Health economics is concerned with how society uses scarce resources to meet the demand and need for health care services.
Resources are finite (e.g. there are only so many doctors, hospital beds, equipment and a limited amount of time available), but in contrast, demand for health and health care is infinite. To create a balance between finite resources and infinite wants and needs, choices are necessary and consequently costs and benefits must be compared. Pursuing one course of action, for instance introducing a screening programme, means that there are fewer resources available to provide for other services. Hence, there is a need to prioritse the choices available (e.g. do you utilise your scarce resources to implement interventions to increase physical exercise or reduce tobacco consumption?).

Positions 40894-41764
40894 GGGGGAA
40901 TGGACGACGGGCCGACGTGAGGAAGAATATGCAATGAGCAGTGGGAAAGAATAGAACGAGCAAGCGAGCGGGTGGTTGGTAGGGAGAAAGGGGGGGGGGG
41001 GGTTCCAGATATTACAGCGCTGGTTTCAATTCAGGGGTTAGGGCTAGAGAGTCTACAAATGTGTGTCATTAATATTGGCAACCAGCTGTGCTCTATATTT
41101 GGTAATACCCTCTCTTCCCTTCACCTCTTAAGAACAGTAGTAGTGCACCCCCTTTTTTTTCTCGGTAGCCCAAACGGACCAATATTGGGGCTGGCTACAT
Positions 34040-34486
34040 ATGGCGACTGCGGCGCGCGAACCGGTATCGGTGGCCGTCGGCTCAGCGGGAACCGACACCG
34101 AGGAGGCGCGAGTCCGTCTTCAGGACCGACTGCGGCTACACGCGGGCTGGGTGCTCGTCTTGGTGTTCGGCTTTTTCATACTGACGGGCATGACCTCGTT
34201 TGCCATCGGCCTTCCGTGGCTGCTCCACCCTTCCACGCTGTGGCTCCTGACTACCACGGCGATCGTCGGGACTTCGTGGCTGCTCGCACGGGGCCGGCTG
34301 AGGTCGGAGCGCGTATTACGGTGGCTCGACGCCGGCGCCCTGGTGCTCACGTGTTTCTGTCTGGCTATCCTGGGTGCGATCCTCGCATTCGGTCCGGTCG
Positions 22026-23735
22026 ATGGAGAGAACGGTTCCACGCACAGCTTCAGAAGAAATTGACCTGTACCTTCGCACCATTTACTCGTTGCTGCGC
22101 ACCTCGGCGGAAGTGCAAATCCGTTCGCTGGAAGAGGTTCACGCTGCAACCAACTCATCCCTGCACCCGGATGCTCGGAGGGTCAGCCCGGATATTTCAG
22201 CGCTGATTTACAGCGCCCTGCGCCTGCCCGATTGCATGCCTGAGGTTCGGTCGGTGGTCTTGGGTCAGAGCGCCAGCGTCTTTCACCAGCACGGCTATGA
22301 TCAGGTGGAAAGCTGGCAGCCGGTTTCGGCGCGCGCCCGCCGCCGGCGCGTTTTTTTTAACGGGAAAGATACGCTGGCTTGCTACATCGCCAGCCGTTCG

It is often assumed that health economics is only, or mostly, concerned with costs associated with a treatment or programme, but this could not be further from the truth. While costs are an important aspect of this field, the measurement of the valuation of health is one of the key elements of economic evaluation in health care. An important feature of health is that it includes elements (e.g. pain, symptoms or affect) that are experienced by an individual. A common approach to describing an individual’s health is to elicit self-reports on various health dimensions using standardised numerical scoring systems (e.g. SF-36, EQ-5D etc.).